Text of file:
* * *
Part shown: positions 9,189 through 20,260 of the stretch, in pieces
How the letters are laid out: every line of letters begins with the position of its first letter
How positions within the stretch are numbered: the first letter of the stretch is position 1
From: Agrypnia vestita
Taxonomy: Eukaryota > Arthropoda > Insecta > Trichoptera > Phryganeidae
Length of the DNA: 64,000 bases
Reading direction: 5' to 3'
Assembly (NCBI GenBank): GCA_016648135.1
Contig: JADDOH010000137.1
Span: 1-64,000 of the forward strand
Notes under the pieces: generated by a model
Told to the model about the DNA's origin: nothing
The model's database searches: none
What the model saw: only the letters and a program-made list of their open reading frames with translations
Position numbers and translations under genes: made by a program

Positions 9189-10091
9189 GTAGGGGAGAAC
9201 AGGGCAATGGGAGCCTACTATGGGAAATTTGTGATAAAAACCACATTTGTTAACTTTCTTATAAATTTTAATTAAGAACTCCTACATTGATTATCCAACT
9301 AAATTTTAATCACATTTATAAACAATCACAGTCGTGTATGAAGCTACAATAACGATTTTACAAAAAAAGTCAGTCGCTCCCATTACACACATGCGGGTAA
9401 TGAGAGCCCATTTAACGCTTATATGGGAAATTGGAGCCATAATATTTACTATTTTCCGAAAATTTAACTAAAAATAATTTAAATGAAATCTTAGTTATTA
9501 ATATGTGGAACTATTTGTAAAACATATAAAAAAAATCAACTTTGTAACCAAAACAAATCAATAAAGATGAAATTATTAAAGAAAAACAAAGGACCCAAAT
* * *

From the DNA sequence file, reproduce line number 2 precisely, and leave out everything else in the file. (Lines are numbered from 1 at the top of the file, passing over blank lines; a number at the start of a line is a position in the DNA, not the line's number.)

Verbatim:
How the letters are laid out: every line of letters begins with the position of its first letter